The Microsoft CRM product initially focuses on two intrinsic CRM modules sales and service automation/management while the third part and parcel' module, marketing automation, is slated for future releases. To that end, the Professional Edition functionality includes basic contact management (i.e., interaction and opportunity aspects) as part of Sales Force Automation (SFA), simple e-mail based marketing campaign tools, and call management (customer service ticket queues) with a basic customer service knowledge base, content authoring and approval workflow. These features are what the targeted customers likely need at this stage, and Microsoft CRM might change the landscape for CRM among conservative manufacturing SMEs that have so far been dismissive of either over-functional, too rigid and highly priced products on one side, or of inadequate inexpensive products on the other hand. Therefore, an affordable, straightforward out-of-the-box application with minimal implementation risk and innate integration to Outlook, web browsers, and Microsoft Exchange server will likely strike a chord with this market segment.

Another notable feature would be .NET SmartTag technology, which should allow users to easily incorporate structured and unstructured information, or information from multiple systems, into a single document (e.g., crating requests for quotes (RFQs), dunning letters, purchase orders, and other common business documents should be rendered simple). It is very likely that the embedded .NET framework and its notion of a next-frontier technology could become a stronger selling point than the mere functionality.

Applix, however, may exemplify the other side of the CRM medal, as some smaller pure CRM vendors have been hard pressed to survive owing to the combined effect of CRM users' disenchantment with the products' hardly ever materialized benefits, after a hasty infatuation with its touted silver bullet' mantra (which once also happened to its older sibling ERP's users), compounded with the tight IT budgets due to the worldwide economic recovery delay and with Microsoft's entry into already crowded place.

Although many mid-market pure-CRM solutions have been maturing and improving, they must continue to facilitate integration with back-end systems, given the increasing awareness of this need for full-fledged benefits of CRM. Further, they must also provide the differentiation through verifiable return on investment (ROI) metrics, and indispensable features and functions germane to selected industry verticals. Despite these niche vendors' attempts to overcome these challenges, many will continue to struggle to avoid insolvency, while the luckier ones that have some attractive point solutions (e.g., partner relationship management (PRM) or portal solutions) that large enterprise vendors would gladly incorporate will become acquisition targets.

The seriousness of these vendors' predicament might be well depicted by the Applix' departure, given the vendor had a solid CRM product breadth and technology foundation, a good implementation track record with nearly 1,000 satisfied customers, and some notable endorsements from ERP vendors that have been remiss in delivering their own CRM offerings (see SSA GT Beefs Up BPCS V8 Through Partnerships' Spree and Geac Trying Its Luck in Partnering). Many pure-CRM players that cannot boast the above traits should do their own math and analyze the raison d'etre' of their independent existence within the CRM battleground.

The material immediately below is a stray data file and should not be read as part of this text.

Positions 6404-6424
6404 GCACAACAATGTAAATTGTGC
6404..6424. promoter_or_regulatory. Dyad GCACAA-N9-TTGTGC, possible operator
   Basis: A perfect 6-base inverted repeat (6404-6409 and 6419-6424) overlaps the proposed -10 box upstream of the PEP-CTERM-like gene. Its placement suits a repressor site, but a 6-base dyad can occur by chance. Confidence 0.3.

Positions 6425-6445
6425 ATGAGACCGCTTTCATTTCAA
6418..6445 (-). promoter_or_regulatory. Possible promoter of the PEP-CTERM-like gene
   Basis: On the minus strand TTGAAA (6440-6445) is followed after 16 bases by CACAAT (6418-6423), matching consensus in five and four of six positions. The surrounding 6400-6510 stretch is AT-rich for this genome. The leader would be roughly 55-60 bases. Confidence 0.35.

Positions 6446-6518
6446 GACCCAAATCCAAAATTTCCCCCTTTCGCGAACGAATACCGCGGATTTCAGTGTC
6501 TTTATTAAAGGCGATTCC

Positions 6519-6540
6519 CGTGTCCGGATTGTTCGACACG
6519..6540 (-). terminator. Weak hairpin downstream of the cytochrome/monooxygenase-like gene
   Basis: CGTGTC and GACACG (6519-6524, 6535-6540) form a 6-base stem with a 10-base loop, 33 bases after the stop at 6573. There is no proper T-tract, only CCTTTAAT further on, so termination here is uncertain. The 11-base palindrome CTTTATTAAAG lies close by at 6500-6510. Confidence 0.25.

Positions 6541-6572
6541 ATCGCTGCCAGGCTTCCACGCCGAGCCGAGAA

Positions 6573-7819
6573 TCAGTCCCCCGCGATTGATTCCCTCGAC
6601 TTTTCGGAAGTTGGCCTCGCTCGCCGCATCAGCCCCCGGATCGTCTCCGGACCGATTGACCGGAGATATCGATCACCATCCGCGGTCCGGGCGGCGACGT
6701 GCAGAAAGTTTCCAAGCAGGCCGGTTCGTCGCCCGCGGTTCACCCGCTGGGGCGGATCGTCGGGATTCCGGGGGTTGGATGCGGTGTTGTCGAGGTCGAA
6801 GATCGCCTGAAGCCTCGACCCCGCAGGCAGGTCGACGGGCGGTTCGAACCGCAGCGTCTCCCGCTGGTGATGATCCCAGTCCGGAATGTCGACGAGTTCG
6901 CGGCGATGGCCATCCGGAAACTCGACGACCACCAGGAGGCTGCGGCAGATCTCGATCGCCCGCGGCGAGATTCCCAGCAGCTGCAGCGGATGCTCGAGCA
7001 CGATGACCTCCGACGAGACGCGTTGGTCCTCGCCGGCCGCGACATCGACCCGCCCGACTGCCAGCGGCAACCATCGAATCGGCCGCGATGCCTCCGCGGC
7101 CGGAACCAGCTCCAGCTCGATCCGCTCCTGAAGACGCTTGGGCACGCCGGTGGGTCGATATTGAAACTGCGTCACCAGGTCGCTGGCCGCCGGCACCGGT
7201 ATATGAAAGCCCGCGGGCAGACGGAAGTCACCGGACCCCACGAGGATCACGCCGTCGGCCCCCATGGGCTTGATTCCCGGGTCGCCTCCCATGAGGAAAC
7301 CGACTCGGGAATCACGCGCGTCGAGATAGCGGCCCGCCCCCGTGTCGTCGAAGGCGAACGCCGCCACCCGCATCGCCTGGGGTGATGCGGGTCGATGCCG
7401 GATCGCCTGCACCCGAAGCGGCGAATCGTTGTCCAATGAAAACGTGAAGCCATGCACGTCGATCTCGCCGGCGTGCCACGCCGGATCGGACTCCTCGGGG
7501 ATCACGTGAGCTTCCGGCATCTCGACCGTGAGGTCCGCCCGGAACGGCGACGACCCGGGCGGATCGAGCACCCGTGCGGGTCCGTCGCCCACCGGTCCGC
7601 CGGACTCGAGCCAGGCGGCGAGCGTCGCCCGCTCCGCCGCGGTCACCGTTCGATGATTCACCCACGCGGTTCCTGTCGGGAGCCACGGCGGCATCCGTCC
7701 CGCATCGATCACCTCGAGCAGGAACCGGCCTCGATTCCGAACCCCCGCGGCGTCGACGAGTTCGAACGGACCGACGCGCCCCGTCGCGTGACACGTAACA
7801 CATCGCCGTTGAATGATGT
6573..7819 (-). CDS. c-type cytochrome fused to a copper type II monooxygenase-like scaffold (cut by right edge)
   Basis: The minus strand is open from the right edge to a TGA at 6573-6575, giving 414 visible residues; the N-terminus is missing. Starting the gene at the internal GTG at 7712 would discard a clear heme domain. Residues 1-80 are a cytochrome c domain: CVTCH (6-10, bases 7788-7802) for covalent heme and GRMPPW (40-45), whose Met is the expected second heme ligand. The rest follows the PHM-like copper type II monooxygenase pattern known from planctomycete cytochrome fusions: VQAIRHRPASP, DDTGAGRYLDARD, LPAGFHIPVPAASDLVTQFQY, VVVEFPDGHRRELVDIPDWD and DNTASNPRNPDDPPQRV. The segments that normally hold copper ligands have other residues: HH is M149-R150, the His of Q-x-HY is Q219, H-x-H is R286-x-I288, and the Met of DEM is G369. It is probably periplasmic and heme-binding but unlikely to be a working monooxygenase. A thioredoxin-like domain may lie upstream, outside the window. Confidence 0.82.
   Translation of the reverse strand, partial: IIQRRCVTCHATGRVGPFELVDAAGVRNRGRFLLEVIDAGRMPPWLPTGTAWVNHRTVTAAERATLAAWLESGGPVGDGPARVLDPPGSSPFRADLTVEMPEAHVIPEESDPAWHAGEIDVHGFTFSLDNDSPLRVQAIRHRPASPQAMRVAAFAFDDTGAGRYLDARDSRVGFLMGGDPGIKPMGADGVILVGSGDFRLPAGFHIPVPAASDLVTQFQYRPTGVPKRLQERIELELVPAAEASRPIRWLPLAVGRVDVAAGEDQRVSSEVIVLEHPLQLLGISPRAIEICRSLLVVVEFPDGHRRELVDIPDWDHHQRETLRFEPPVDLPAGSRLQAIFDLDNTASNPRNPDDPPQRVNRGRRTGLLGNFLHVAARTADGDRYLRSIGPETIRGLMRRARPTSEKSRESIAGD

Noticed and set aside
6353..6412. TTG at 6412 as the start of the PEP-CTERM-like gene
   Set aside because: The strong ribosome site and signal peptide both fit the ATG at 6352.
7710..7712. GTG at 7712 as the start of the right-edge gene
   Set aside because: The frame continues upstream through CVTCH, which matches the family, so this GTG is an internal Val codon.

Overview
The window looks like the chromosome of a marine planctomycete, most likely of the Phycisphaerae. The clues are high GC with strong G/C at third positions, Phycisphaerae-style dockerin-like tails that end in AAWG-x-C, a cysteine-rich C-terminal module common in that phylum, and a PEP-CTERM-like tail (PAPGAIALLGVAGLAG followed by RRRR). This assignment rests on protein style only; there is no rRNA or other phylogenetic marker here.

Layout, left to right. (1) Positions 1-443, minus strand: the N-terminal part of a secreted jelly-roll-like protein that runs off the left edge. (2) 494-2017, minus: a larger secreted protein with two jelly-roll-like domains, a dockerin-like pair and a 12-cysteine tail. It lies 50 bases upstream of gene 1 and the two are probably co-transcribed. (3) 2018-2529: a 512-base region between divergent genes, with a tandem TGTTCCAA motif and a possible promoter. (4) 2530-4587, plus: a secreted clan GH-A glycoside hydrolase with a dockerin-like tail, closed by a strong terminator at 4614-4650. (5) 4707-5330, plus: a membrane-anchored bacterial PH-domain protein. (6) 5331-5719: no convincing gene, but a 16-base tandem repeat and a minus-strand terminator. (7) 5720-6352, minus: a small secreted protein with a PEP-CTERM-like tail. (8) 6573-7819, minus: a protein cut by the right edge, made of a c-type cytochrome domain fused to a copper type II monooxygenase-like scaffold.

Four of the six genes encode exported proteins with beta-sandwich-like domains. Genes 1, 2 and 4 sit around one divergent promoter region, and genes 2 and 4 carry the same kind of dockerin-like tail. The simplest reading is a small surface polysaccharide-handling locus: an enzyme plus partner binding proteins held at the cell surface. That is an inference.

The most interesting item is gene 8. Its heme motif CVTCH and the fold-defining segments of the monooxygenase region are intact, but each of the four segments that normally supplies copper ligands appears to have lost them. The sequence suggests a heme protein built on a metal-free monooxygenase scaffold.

To that end, this might have been the right move for Applix, given its analytic market origins, and given the additional cash influx from the sale the lighter' Applix will now leverage to bolster its BPM capabilities and to accelerate its plans to bring additional analytic applications to market. In 2002, the vendor launched many applications for interactive planning and service analytics, such as the initial release of Applix Interactive Planning product, which manages a company's budget and financial planning process. When it runs on the Applix Integra platform, users should be able to construct a real-time planning, budgeting, forecasting and business modeling suite that should provide financial analysts with some clout in managing the business and financial tradeoff decisions all companies must continually make.

Integra is built on a foundation of Applix iTM1, the renowned real-time Online Analytical Processing (OLAP) business intelligence (BI) engine that Applix acquired in 1996, on which many third-party analytic applications are also based (for more information, see Applix Still Shows a Presence in the OLAP Market). Consequently, Applix' choice of the BPM alley is logical, especially with the growth rates that competitors in this space have been boasting lately, which can be partly attributable to the current climate that urges the Security and Exchange Commission (SEC) financial reporting compliance and makes the BPM a low-hanging fruit area.

This concludes Part One of a two-part note.

Part Two will continue the Market Impact, including discussion of the Challenges both Microsoft and Applix face and making User Recommendations.